top of page
  • Writer's pictureAmy Noel Green

Forgiveness Isn't Consent

Updated: Jun 30, 2020

I typically begin with a story. But, there are some hurts we can't speak about. The underlying pain may be so profound that discussing it stirs up trauma. Our wounds might be the result of actions from people we love and respect, and so we don't feel like we can speak about our pain without hurting someone we love.

In my case, my hurt was tangential to someone I loved being abused. It's not my story to tell. I wasn't the victim, but my agony and fear for her caused real pain in me. My anger over what had been done ate me alive. I went to bed each night afraid that I might receive another middle of the night phone call. I spent my waking time so mad at the injustice that had been done to this woman I loved that it stole my joy. I felt imprisoned by my righteous indignation. It took up more space in me than I wanted to give it.

I felt God ask me to forgive the person who had abused my loved one. I couldn't.

God, what they did is wrong. It isn't okay. I can't act like it doesn't matter.

So, God taught me that forgiveness is not an endorsement of wrong behavior. Forgiveness is not saying, "it's okay!" Forgiveness says, "This was wrong. I have been wronged. What has happened is unacceptable." Forgiveness doesn't require that we change our standards. Forgiveness is saying, "What you have done is completely wrong. I have every right to hold it against you. But I choose not to hold it against you anymore."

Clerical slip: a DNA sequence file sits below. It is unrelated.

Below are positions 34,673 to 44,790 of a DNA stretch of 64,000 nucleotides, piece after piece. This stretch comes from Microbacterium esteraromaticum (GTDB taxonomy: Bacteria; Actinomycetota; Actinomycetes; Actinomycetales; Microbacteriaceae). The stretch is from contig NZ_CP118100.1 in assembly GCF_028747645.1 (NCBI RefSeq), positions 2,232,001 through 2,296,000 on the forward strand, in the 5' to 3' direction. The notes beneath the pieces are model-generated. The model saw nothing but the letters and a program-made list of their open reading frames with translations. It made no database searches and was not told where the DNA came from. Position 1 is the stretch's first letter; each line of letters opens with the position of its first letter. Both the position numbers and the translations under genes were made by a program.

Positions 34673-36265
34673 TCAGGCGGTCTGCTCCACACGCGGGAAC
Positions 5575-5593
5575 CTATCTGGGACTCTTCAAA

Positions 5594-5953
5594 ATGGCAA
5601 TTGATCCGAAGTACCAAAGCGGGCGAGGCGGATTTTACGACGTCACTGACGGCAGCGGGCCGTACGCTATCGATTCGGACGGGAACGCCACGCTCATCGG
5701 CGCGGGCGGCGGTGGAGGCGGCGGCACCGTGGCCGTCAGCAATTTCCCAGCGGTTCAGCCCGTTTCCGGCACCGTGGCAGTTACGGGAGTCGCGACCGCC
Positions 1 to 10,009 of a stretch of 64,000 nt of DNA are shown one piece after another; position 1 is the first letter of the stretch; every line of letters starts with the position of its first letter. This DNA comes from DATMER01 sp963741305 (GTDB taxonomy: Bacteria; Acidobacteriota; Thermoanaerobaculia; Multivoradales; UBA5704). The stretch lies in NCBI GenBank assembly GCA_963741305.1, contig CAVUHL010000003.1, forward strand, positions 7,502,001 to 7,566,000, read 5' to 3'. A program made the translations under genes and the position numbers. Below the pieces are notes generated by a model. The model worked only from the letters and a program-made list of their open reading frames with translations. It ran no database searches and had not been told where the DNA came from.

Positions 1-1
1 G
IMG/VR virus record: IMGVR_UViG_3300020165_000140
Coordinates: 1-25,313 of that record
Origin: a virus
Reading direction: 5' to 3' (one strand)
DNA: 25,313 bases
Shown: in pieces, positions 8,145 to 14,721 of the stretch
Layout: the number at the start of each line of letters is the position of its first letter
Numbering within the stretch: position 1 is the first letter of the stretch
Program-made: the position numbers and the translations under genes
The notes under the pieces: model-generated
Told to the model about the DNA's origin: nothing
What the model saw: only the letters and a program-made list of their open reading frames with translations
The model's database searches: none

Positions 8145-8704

But I just couldn't.

I'm not convinced they're sorry.

So, God taught me that forgiveness is not an exchange. It is not my response to someone's repentance. I don't have to forgive someone just because they regret their behavior. And they don't have to regret their behavior for me to forgive them. Forgiveness is a supernatural act, which means it does not come naturally to me. It is not something I ever really want to do, or even something I am able to do on my own. I believe God has to empower us to forgive. I have tried to forgive things without God's help before, and as much as I tried to lay down my offense, I discovered that I kept picking it back up. I said I wouldn't hold someone's actions against them anymore, but I still did.

Forgiveness isn't an exchange between myself and the person who wronged me. Forgiveness is a partnership between God and me. I didn't want to forgive this person who hurt someone I loved, because I didn't think they deserved forgiveness. I was pretty sure they weren't really sorry. God showed me that the forgiveness He was asking me to give was more for me than for them. I was bound up by my anger. I was the one imprisoned. Forgiving this person would set me free, so even if they didn't deserve my forgiveness, I had to extend unmerited grace to them in order to set myself free from the rage that their actions had set loose in my life.

Still, I wouldn't let myself forgive them. It made me feel too vulnerable.

But God, they could do this again!

Yes! Yes, they could. And honestly, odds are pretty good that they probably will. God taught me that forgiveness does not mandate trust. When someone is dangerous, forgiveness does not mean that you trust them and put yourself at risk again. You do not.